The Luminaries, by Eleanor Catton: astrological archetypes through literature

I thoroughly enjoyed this 800 odd page novel, set in gold-rush New Zealand. The astrological symbolisim is obvious from the outset with star charts drawn up to represent the planets at the time. It doesn’t include Uranus, which was discovered some seventy years earlier, just the old astrological planets. Incidentally, Neptune was being discovered around the same time the novel is set (1865). I just found out that Eleanor Catton read the collected works of Jung before she embarked on the novel and had the idea that 12 characters would represent the zodiac while others would represent the planets. It’s very clever but doesn’t cut in on the story which is wonderfully well written, so much so that it has been shortlisted for the Booker.

I do believe Catton used the movements of the planets to guide the plot and decide the scenes she was writing.  It would take much re-reading to figure out all the intentional synchronicity.  She takes great care to describe each character, slipping in the properties of the astrological archetype in a way which could easily go unnoticed. Of course every zodiac sign and planet has many different facets and Catton seems to draw on a few of these for each character and also incorporates other characteristics which might better fit the story.  I won’t go too much into what is obviously stated, I will focus instead on broader reflections of the novel’s symbolism.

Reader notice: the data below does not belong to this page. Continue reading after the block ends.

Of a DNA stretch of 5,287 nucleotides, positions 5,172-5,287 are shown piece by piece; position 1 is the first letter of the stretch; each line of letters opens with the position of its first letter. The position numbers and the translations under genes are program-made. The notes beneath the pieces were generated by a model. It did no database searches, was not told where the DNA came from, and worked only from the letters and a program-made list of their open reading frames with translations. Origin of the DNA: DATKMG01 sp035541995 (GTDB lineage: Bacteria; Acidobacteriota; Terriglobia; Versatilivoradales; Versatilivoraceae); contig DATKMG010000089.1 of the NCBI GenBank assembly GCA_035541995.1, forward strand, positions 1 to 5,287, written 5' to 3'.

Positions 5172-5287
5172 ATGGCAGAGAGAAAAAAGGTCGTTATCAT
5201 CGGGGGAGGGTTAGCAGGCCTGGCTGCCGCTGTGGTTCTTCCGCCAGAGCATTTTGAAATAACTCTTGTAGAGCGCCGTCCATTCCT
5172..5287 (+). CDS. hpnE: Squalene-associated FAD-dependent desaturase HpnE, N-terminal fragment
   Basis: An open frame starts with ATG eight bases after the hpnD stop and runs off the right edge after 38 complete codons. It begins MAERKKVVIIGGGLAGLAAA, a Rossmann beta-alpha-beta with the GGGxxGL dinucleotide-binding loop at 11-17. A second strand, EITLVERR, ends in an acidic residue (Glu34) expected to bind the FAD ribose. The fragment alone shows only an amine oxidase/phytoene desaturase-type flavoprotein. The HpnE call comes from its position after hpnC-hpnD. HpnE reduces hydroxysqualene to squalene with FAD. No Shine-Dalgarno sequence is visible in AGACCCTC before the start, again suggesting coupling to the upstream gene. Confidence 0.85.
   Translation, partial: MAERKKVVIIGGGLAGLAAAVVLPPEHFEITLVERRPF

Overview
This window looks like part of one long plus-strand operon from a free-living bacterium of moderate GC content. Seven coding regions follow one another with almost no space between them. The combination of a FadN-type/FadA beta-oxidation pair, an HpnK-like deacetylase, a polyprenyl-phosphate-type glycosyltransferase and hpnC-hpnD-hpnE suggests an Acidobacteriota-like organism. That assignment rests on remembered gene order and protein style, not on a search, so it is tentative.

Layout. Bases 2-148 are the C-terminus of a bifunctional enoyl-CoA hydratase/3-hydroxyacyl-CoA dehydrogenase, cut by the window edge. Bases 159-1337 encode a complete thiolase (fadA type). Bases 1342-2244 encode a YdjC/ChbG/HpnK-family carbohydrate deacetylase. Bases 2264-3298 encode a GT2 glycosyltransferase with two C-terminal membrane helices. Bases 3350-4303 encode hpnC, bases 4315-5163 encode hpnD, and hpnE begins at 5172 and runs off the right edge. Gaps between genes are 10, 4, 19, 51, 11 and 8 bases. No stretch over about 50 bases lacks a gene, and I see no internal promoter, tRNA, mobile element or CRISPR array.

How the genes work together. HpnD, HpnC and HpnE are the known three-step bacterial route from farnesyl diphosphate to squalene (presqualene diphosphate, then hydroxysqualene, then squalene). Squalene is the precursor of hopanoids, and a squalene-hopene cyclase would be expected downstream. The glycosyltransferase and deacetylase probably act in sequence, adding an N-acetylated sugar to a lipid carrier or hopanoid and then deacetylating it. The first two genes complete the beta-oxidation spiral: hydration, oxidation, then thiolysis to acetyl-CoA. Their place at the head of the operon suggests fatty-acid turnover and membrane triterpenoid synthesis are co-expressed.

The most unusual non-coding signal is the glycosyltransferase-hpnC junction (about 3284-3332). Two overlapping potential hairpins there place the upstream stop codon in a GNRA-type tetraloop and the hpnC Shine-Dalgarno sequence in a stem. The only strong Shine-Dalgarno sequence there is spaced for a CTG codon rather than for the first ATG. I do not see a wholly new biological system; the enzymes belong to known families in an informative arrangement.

This story begins in the 12th house of the psyche, whereupon Walter Moody (Mercury) unwittingly interrupts a secret meeting of 12 very different men at the crown hotel. It must be in the 12th because we are so in the dark, and where else would we find 12 men, symbolising the twelve zodiac signs, than in the natural home of Pisces? In fact, this whole story belongs to the 12th house as the character symbolising the sun and psyche, Emery Stains (fantastic name) is literally stumbling around in the dark for the almost the entire journey.  Therefore, treating this novel as a Jungian journey means delving into the exploration of one’s psyche in the dark, with minimal illumination that grows as we progress.

Despite not being represented, the archetype of Neptune is obviously in the room, probably sitting in the back corner smoking opium. Opium is very prominent in this story both in the pipe and in laudanum tinctures.  There are many delusions at play, of grandeur, of love, of mysteries and plots that might actually not exist. This story also has a very strong Pluto/Scorpio theme, secrets, suspicion and paranoia add tension to the narrative. There is gold involved as well as prostitution and death. You can’t get more 8th house than that.

I would indeed like to re-read this novel and observe the characters in relation to my own personal archetypes in the style of Clarissa Pinkola Estes. It promises to be an interesting and illuminating journey into the dark recesses of the subconscious.

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